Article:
Thursday, January 19, 2012

Feeling Sentimental

Apparently we pregnant types are supposed to be sentimental. Every other blogpost on the pregnancy part of Babble is about crying at the cotton commercial or something. For better or worse, I seem to be the same cynic I've always been.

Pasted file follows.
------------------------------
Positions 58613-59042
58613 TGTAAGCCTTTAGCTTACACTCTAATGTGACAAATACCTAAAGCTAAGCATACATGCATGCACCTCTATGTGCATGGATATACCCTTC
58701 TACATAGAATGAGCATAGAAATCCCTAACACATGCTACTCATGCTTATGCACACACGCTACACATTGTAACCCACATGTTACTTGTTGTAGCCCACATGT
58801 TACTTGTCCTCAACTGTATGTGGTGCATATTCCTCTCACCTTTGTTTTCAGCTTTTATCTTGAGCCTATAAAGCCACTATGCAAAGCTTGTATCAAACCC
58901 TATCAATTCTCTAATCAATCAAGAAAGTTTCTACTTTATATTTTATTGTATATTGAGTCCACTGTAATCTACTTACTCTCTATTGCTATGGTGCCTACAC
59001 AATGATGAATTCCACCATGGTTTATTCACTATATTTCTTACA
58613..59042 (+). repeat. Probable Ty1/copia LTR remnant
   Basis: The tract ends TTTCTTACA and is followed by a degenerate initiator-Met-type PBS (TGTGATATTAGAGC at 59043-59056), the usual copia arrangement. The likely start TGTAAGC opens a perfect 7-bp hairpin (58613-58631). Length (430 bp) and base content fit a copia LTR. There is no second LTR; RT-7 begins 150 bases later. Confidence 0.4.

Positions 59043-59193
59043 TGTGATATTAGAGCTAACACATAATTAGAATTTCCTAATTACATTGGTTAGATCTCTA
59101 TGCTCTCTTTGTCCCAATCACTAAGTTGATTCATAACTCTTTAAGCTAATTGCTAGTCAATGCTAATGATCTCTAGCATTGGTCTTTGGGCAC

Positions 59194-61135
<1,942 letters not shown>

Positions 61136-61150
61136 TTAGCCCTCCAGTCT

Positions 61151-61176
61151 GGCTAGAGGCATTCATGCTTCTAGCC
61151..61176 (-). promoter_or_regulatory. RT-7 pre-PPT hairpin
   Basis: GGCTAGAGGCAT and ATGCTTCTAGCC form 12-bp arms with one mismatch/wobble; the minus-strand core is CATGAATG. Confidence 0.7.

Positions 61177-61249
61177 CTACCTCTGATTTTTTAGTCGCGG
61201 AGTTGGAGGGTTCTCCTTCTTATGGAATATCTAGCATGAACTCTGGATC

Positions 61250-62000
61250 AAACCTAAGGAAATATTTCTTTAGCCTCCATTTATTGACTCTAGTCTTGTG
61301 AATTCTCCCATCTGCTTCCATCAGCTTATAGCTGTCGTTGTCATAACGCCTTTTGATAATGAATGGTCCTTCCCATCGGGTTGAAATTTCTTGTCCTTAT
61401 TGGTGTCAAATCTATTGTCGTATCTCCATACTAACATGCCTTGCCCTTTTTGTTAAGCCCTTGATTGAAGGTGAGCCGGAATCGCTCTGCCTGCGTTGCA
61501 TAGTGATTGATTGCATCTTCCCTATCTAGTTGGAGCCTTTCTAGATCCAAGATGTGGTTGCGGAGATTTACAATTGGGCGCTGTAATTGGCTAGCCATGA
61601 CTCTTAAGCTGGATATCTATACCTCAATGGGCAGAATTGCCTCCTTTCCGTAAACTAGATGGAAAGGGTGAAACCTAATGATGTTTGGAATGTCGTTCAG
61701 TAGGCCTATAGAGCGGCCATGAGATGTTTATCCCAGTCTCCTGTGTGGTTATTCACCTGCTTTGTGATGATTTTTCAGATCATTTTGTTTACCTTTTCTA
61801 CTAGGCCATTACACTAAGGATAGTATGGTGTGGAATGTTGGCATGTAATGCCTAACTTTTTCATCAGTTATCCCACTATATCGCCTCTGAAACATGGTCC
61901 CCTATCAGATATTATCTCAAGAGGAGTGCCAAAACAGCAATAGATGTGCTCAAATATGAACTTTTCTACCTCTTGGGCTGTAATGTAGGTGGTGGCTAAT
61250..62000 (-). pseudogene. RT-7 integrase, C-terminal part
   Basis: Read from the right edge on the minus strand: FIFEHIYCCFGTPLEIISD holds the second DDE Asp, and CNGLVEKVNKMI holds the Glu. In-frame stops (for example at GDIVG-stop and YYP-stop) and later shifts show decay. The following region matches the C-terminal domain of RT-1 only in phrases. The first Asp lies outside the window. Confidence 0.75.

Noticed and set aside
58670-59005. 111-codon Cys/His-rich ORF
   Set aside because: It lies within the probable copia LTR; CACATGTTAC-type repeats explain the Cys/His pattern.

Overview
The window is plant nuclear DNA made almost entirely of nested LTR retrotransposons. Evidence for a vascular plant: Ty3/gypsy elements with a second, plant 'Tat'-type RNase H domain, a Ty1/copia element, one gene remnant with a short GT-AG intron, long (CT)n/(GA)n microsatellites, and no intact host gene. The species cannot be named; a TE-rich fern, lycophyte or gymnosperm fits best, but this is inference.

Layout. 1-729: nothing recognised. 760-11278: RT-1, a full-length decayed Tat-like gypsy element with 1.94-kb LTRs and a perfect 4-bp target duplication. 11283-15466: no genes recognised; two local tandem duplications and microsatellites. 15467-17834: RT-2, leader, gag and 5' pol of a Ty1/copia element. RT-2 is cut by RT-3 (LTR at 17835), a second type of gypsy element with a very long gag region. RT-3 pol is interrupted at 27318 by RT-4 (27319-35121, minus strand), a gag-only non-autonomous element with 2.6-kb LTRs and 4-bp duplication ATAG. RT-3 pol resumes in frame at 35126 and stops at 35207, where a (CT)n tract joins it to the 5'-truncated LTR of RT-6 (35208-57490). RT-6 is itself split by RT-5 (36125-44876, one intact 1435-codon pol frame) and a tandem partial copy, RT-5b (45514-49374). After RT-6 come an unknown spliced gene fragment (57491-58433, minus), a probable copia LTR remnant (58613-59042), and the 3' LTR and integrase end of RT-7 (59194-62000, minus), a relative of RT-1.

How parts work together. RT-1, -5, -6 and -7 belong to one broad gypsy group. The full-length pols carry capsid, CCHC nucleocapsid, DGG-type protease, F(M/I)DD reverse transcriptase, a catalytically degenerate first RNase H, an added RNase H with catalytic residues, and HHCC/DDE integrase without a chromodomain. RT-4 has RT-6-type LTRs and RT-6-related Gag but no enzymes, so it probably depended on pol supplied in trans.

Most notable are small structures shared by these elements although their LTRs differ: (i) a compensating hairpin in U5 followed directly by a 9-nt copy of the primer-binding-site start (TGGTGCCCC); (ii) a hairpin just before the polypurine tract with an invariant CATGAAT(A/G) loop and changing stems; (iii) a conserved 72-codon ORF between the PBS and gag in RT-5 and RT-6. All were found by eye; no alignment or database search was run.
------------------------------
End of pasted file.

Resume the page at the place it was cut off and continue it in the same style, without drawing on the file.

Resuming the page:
Of course, there's a lot of suggestibility when it comes to talking about emotions. If I were being paid to blog about being pregnant and how I felt about being pregnant I would probably attribute a lot of things to it that I don't when I'm just going about my life. Which is why I was interested to find a link to this article, from New York magazine. Now, you might think that reading an article with the subtitle "Why Parents Hate Parenting" might be a bad idea for a 39-week pregnant lady, sentimental or otherwise. But it's a strong article because instead of falling into the normal lifestyle carping (singles are happier! no marrieds! no parents!) she sets out to solve the seeming paradox of why studies have consistently found parents less happy than those without kids although almost no parents would say this. A lot of it is what you'd expect: parents are in denial, parents expectations have become too high, etc. But the real meat comes at the end, when she demonstrates how, like always with such studies but is so rarely mentioned, it really comes down to the questions being asked. When you ask moment to moment things, like, do you have more stress, of course parents say yes. But when you look at more existential questions, like feelings of loneliness, parents come out as less depressed. One of the parents are less happy people doesn't buy it, because life is actually experience as series of moments, not as what we make it in reflection. I'm not so sure. I've always been fond of what Annie Dillard says, that good days are not hard to find, it's good lives, and that a day spent reading is not always a good day but a life spent reading is always a good life. People like to tell aspiring creative types or whoever that you have to enjoy every part of the process, the doing, not just the having done. But the process sucks lots of the time for almost everyone. So if we are not so happy moment to moment, but construct ourselves that way in retrospect, is that really such a failure? "Being in the moment" may be a balm against anxiety, but does it take us away from where the meanings are - in where we've come from and where we're going?